Over the past couple of days it has become apparent that the folks running GoodReads are hiding some book reviews. While this initially sounds really really bad, it seems to be an effort to help their members “play nice”. It’s the classic story of a few bad apples ruining it for everyone else. I’m not going to link specifically to all the posts, forums, blogs, etc. that spawned all of this, as I don’t want to join the flame wars, but I do think it’s important that we all know what and how GoodReads is changing.
The impetus for the changes in policy has to do with GoodReads allowing both authors and readers to be active on the site. Authors get blogs. Readers don’t. Readers can leave reviews. Author’s can’t (but they can have secondary “personal” accounts to do reviews with, but that’s another issue). So what’s been happening with a few passionate (and not so mature) authors is:
1. A reader pans a book on GoodReads, gives it a one star rating and maybe adds it to their “Readers to Avoid” shelf.
2. The author stumbles upon this and blogs about the negative review on their GoodReads blog, often making observations of the reviewer’s “lack of a brain”.
3. The author’s fans see this post and flock to the reviewer’s profile spewing forth bad stuff.
4. The reviewer’s friends start reviewing the author and the author’s fans’ activities (rather than reviewing the books), and things escalate.
5. The reviewer and a couple of friends get fed up and quit using GoodReads.
So what GoodReads has started doing is letting users know that their review has been hidden, if it doesn’t meet GoodReads criteria of a book review. So now, if you bash an author for their stance on importing bananas from Brazil, your review will show on your profile page and in your shelves, but not on the curated community book page, because your ‘review’ had nothing to do with the book. Also, your GoodReads friends will be able to see it, but that’s it.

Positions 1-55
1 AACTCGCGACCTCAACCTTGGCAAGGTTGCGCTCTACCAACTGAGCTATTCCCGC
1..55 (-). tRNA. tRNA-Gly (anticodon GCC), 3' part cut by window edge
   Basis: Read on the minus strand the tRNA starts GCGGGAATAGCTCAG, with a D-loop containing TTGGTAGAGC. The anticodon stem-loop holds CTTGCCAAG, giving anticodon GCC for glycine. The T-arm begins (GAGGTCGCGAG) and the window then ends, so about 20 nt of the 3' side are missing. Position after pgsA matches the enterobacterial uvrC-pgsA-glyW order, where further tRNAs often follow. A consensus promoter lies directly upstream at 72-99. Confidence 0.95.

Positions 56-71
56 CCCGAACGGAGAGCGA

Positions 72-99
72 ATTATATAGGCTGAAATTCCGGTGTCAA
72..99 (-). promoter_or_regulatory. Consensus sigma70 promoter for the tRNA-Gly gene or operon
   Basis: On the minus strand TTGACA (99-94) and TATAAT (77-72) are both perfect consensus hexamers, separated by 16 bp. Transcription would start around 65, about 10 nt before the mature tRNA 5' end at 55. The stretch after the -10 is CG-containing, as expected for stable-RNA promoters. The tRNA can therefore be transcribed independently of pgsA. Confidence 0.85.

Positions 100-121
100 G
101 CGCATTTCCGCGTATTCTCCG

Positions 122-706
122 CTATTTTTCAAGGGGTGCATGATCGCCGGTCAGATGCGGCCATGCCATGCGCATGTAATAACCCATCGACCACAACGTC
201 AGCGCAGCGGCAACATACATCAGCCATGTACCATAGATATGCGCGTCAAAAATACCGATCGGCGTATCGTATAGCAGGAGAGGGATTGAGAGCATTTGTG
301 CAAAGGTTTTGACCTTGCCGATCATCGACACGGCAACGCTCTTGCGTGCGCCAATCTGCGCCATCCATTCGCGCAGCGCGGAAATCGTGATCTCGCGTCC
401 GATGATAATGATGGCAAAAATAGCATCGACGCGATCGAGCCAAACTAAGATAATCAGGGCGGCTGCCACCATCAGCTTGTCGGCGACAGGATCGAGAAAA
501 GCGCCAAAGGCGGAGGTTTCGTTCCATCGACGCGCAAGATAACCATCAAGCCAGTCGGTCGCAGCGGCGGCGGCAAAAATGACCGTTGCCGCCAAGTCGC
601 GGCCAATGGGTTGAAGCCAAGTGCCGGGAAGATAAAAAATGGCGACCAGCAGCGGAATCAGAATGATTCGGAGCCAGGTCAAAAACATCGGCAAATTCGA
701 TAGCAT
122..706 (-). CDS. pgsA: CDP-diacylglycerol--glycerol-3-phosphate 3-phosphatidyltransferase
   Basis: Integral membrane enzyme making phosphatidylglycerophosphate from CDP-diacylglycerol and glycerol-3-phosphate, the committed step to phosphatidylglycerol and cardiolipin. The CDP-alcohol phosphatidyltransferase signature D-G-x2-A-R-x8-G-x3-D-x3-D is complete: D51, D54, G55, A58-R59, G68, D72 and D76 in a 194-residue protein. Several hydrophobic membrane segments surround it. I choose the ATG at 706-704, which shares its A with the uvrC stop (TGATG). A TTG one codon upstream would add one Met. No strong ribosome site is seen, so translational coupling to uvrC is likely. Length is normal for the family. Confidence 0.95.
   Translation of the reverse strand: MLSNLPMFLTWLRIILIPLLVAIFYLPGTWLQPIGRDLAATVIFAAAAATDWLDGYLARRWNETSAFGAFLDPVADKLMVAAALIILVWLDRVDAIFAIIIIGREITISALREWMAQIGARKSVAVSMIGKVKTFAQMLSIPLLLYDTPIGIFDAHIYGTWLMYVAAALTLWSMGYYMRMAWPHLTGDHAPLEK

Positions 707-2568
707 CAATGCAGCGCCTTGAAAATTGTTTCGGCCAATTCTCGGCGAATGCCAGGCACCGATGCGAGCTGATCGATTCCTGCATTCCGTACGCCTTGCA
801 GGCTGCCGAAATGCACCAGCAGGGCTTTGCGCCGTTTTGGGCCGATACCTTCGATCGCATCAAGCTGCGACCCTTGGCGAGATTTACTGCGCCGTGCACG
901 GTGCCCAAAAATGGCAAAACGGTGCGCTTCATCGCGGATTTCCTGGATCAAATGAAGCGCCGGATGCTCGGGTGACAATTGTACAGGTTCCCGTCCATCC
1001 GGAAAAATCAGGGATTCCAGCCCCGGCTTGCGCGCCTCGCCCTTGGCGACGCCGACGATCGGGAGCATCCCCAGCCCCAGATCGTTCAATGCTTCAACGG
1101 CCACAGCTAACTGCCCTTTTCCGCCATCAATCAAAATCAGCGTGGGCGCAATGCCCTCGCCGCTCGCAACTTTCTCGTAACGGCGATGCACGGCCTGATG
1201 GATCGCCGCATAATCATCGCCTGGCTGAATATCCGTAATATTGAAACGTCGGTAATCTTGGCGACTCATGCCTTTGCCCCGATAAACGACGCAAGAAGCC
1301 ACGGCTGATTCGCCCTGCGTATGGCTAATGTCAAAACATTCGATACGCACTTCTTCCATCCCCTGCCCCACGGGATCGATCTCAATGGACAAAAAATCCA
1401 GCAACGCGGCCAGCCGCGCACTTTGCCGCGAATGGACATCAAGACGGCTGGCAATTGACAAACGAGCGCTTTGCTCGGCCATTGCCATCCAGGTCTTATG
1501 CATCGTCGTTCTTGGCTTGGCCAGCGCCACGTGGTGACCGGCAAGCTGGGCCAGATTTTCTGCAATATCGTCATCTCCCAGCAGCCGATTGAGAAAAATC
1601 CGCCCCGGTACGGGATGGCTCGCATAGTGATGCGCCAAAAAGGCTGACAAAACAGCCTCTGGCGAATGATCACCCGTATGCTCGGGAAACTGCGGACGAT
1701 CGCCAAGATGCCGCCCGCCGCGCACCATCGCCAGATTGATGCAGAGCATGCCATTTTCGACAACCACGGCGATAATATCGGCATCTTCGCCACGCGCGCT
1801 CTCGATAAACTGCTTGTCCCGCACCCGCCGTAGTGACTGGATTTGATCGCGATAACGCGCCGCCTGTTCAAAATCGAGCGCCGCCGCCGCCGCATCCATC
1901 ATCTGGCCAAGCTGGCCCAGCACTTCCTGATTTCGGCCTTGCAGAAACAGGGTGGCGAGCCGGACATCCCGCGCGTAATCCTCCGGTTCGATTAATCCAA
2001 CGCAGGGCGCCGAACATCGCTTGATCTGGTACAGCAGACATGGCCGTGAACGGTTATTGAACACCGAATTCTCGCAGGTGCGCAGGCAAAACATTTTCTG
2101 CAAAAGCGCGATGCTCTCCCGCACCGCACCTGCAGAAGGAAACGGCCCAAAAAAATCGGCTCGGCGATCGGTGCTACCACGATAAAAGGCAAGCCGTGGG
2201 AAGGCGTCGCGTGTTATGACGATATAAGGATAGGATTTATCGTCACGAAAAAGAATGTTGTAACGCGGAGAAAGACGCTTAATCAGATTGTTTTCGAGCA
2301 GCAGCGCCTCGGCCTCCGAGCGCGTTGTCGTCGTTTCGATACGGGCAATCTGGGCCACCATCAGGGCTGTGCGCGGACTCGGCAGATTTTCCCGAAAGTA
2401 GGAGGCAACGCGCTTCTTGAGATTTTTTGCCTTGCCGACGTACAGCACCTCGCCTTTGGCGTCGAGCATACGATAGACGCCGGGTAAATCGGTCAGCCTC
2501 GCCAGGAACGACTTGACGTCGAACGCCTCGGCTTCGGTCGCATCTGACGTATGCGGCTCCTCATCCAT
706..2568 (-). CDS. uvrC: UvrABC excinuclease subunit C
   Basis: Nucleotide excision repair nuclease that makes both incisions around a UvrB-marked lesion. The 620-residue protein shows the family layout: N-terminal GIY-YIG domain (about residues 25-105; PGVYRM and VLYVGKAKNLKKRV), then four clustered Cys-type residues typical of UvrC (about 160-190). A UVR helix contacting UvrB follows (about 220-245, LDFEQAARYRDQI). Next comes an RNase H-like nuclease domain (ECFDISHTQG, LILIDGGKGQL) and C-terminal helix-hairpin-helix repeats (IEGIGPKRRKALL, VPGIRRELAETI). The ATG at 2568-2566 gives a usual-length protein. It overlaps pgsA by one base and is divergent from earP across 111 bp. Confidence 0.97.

This seems to ‘kind of’ fix the problem as it removes the match strike that sets these immature authors and fans off. But there is really nothing to stop these bad apples from harassing readers. I am not sure if more changes are on the way or not. We’ll have to see how all of this evolves.
I dabble on GoodReads (if you want to say ‘hi’ please do, it’s always fun chatting with other readers). But I check in on LibraryThing every day, so come join the fun over there if you haven’t already.
This came across Twitter the other day and is so very true:
My fear is that publishers will use the reader data they collect from eReaders the same way that Hollywood uses focus groups to make movies.
It’s no secret that some publishers are closely watching the reports of “most highlighted passage”, “most shared photos” and “where people quit reading the book”. Lots of good stuff to learn there.
But, there is a reason that the world is awash in too many books, crappy TV and weak movies. . . the people in charge of cranking out books, tv and movies are courting the largest mass of consumers they can. And for mass appeal you make something that equals the lowest common denominator (at worst) or is simply a novelty (at best).